It took me aback, made me question how the rest of the world viewed the real center of the universe, the Great Plains of these United States of America. To those original Native Americans who once occupied my home, (Oklahoma means Red People) this was the center of the universe two hundred years ago when they dictated policy without government law. The only law of the Great Plains was the law of the warrior and horse, the law of the buffalo herds and the law of plains wealth measured not by land ownership, but by the number of horses owned. Great black clouds of buffalo moving en mass across the plains provided sustenance. Mustang derived from Spanish explorers in the 16th and 17th centuries provided the tool to effectively hunt the buffalo, and to subdue other humans less adept at horsemanship and archery. The Comanche tribe was the dominant tribe of the Southern Great Plains before the technology of the Colt six-shooter and Henry repeating rifle changed the balance of power after the Civil War. Comanche War Party Comanche War Party; Chief discovering enemy and urging his men at sunrise George Gatlin 1834 Smithsonian American Art Museum

I just finished reading Empire of the Summer Moon-Quanah Parker and the Rise and Fall of the Comanches, the Most Powerful Indian Tribe in American History, by S.C. Gwynne. A proud nomadic warrior culture, the Comanche were fierce, despised by white settlers and Indians alike. The reason Tonkawa Indians often scouted for Union Army troops patrolling the west was vengeance. They hated Comanche Indians…and I could still hear this tone in the voice of my new Delaware/Cherokee friend. I was standing in the kitchen of a new townhouse I hoped to lease to her, when she said, “The Comanche were just mean!” Her blood tribe is Cherokee and Delaware. She’s moving from Colorado where she works with Utes and Navajo. She moved away from Bartlesville, at the age of twelve, and commented about how odd it was to be back after so many years. We talked of old days, reeling off names and memories. She’s coming back to work with her tribe of birth, the Delaware. I mentioned to her that I’m 1/256th Cherokee, good enough to get on the Indian Roll. My brother is on the roll, but I haven’t signed on yet. Maybe it’s the 255/256th guilt pulsing through my veins. The same guilt that forms public policy making many Native Americans lifetime annuitants. According to my friend, “Utes collect $65,000 annually, just for being Utes”.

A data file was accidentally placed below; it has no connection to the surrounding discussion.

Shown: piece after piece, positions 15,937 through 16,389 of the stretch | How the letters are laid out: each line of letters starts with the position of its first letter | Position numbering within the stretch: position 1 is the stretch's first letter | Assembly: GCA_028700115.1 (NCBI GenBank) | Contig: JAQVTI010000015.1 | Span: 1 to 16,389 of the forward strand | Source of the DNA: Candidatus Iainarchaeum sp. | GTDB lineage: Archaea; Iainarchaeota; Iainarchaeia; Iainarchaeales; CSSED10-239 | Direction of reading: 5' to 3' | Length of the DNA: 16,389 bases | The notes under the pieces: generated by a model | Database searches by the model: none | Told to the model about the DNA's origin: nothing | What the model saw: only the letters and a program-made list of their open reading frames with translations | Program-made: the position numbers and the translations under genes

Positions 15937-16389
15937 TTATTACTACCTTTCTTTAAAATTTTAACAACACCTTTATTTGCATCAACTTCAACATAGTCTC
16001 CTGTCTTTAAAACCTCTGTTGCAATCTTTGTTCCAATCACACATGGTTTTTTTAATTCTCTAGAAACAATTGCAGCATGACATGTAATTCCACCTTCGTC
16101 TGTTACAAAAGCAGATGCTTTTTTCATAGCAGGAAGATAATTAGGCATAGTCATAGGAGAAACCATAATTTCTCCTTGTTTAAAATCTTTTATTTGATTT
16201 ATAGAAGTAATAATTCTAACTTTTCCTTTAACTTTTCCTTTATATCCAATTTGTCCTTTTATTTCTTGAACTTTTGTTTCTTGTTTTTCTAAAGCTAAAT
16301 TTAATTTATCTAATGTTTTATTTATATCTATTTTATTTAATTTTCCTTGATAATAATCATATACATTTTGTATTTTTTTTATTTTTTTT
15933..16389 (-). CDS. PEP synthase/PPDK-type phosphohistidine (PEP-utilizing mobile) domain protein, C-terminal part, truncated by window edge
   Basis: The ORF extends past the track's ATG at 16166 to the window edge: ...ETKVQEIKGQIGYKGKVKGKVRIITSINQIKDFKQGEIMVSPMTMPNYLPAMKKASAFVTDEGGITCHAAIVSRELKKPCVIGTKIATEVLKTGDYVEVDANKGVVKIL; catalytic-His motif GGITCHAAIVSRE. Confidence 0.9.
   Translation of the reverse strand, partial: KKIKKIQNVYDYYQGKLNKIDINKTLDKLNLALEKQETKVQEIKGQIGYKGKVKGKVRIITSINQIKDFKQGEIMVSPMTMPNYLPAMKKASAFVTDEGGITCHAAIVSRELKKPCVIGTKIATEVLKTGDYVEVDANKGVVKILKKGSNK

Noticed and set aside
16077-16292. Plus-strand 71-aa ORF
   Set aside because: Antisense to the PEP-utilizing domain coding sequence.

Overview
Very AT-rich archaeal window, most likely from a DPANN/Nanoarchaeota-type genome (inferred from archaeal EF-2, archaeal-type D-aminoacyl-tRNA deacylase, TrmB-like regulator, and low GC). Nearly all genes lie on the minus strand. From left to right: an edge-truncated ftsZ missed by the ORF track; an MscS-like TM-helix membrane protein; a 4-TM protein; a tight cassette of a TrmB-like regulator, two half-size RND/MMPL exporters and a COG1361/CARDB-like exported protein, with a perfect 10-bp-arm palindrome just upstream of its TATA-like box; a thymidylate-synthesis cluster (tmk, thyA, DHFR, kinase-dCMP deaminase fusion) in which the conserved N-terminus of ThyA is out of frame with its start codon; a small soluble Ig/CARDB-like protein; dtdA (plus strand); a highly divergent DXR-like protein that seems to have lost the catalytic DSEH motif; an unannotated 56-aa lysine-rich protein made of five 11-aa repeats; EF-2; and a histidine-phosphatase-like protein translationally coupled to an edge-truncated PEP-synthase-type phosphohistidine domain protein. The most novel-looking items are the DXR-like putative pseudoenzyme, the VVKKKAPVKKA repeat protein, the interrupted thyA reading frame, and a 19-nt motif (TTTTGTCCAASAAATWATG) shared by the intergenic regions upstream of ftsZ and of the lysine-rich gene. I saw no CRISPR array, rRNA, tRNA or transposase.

But the Comanche were at one time the most powerful of the Southern Great Plains horse tribes, which included the Kiowa, Arapaho, Osage, Pawnee, Apache and Wichita. They formed a barrier to settlement from San Antonio and extending on a line through Austin, Ft. Worth, Oklahoma City and Wichita. Their territory spanned 240,000 square miles and encompassed nine major rivers, Arkansas, Cimarron, Canadian, Washita, Red, Pease, Brazos, Colorado and Pecos. They roamed Kansas, Oklahoma, Colorado, New Mexico, Texas and even deep into Mexico. The Comanche knew nothing of the political structures of European empires, nor did they understand land ownership, although they ruled the grasslands outright until their demise and acceptance of reservation life in 1875.